Tip: MacBook devices released up until 2009 have either 300 or 500 maximum battery cycle counts, while devices released after 2009 (like M1 Macs) have 1,000 maximum cycle counts.
Here’s how to check your battery’s cycle count on macOS:
- Open Spotlight (press the command and spacebar keys on your keyboard), type “System Information” in the search box, and select that option from the results
- Navigate to the Hardware section, click Power, head to the Battery Information section and check out the Cycle Count info. If the cycle count is above the maximum shown on Apple’s support page, that should explain why your Mac recommends servicing your battery—your battery’s health has declined significantly. For example, my maximum cycle count is 1,000, but the health information on my Mac indicates a cycle count of 1765, which means I’ve maxed it out.
When you’ve established your cycle count, move onto the next section.
How to fix the service battery warning on Mac
MacBook’s service battery warning isn’t a death sentence for your Mac. You can always attempt to fix it and, who knows, it might improve and buy you more time to save up for a new Mac.
Resolve the service battery warning on Mac with the solutions listed below.
Reset the System Management Controller (SMC)
If your Mac was released around 2009 or later, it probably comes with a non-removable battery. Reset the System Management Controller (SMC) to improve the state of your Mac’s health.
- Connect your computer to a power source using the adapter and shut it down
- Hold down the Shift + Control + Alt + Power keys and release
- Switch your Mac on and check the battery icon to see if the warning has been removed. Here’s what to do when the MacBook battery is not charging.
Recalibrate your Mac’s battery
This process syncs the battery with your Mac’s power management system, which optimizes your Mac’s battery and displays the correct battery information. Recalibrating the battery is a lengthy process, so ensure you allocate a few hours to this task. Here’s how to do it:
- Charge your battery to 100 percent and use your laptop for about two hours while the charger is still plugged in
- Disconnect the charger after two hours and continue to use the Mac until your battery is empty. You’ll receive a low battery warning, and your device will soon sleep
- Turn your Mac off
- After about five hours, charge the battery fully.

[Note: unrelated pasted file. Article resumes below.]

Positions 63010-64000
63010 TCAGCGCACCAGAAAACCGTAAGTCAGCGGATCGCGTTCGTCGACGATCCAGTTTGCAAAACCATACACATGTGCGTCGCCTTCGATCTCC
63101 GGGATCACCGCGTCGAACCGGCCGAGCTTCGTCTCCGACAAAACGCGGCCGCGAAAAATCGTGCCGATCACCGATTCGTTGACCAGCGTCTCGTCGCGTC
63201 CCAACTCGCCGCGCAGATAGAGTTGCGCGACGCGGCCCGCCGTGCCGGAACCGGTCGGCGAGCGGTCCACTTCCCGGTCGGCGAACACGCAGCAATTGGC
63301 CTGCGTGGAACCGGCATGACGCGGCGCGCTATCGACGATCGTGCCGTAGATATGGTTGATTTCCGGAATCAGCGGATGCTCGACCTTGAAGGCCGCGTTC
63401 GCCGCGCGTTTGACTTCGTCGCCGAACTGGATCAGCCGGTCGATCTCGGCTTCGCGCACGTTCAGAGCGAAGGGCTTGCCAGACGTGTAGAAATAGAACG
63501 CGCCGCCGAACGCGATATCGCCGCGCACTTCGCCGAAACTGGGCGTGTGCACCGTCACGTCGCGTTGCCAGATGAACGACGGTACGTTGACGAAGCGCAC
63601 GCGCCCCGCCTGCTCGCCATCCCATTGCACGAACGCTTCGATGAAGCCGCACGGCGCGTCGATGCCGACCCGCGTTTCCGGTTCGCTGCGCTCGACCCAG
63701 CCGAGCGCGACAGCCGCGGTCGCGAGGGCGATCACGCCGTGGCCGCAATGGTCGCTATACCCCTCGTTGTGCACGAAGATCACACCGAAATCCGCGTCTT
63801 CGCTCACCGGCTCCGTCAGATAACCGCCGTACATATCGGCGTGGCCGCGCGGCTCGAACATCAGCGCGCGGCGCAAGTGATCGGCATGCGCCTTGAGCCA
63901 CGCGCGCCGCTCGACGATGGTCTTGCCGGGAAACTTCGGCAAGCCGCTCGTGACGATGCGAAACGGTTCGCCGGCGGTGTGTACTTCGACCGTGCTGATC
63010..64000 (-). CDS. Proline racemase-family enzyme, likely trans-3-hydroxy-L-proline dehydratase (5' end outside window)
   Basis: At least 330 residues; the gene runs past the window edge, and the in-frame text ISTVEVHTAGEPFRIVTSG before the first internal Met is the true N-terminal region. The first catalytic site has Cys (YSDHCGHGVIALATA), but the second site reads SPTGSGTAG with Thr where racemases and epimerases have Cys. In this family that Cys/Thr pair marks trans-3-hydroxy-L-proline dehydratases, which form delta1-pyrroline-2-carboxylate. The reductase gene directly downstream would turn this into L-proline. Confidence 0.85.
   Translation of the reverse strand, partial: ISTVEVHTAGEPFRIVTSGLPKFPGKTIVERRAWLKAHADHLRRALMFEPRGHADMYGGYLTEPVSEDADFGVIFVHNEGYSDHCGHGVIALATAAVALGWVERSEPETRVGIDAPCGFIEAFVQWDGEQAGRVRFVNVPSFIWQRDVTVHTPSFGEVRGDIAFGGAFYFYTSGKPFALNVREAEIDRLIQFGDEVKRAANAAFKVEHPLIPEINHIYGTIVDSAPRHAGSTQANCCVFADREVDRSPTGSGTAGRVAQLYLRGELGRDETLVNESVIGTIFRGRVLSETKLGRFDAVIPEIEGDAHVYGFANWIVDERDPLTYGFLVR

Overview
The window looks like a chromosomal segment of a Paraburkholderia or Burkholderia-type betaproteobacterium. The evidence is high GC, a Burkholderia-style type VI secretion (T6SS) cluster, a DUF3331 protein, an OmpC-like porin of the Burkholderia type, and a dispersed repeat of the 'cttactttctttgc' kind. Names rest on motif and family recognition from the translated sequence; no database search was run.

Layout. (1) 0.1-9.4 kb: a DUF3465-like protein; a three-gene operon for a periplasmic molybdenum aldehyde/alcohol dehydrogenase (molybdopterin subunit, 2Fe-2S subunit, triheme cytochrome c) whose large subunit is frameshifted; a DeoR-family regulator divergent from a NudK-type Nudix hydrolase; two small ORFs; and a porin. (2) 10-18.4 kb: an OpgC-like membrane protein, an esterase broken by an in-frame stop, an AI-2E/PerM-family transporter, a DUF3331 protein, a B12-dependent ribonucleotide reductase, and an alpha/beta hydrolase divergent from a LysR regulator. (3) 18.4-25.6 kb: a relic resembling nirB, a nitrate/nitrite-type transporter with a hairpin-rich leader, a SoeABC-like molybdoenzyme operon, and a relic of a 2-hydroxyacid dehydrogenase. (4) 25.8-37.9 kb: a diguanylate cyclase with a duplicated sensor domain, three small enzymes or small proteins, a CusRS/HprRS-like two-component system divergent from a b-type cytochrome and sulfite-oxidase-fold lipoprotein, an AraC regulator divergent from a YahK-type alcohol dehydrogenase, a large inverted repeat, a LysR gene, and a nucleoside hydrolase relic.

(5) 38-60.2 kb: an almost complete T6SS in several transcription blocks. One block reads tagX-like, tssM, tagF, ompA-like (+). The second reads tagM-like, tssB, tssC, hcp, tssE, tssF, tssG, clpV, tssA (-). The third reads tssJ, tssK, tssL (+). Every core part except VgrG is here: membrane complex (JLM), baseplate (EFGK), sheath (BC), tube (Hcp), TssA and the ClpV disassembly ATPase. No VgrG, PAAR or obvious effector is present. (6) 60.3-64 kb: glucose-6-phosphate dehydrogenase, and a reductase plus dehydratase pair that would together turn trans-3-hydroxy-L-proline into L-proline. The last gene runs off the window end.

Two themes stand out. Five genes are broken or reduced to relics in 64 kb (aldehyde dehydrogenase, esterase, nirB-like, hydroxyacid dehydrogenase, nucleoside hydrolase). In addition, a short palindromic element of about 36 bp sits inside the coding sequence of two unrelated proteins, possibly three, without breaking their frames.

Take your Mac to an Authorized Apple Service Provider
If the recalibration process doesn’t yield the desired results, consider going to an Authorized Apple Service Provider. Sometimes, battery-related issues go far deeper than the human eye can see. But a qualified technician can identify the root cause, make an expert recommendation, or fix the issue for you.
Tip: Upgrading to OS X Monterey, Ventura, or High Sierra can also improve performance issues on your Mac.
Restore your Mac’s battery to good health
A high-performing device starts with a healthy battery. When your Mac’s health is compromised, your MacBook device could start frustrating you with performance issues. If you receive a notification saying your Mac’s battery needs to be serviced, there are several fixes you can implement to get it back to normal.
Start by checking the battery cycle count to gauge the status of your Mac’s battery. If it’s on the brink of giving up, you have a few options to help revive it until you can get a new one. Resetting the SMC (if your device doesn’t have a non-removable battery) should be your first solution. Recalibrate your Mac’s battery if that doesn’t work, but ensure you set aside about half a day for this process—maybe over a weekend. If all else fails, make a trip to your nearest Authorized Apple Service Provider.
Along with these fixes, support your Mac’s battery by taking the load off your computer. Use MacKeeper’s Memory Cleaner to manage resource-intensive apps and the RAM on your Mac regularly. This will make working on your Mac less frustrating.
*You can download the app for free and try its functionality yourself before making a purchase.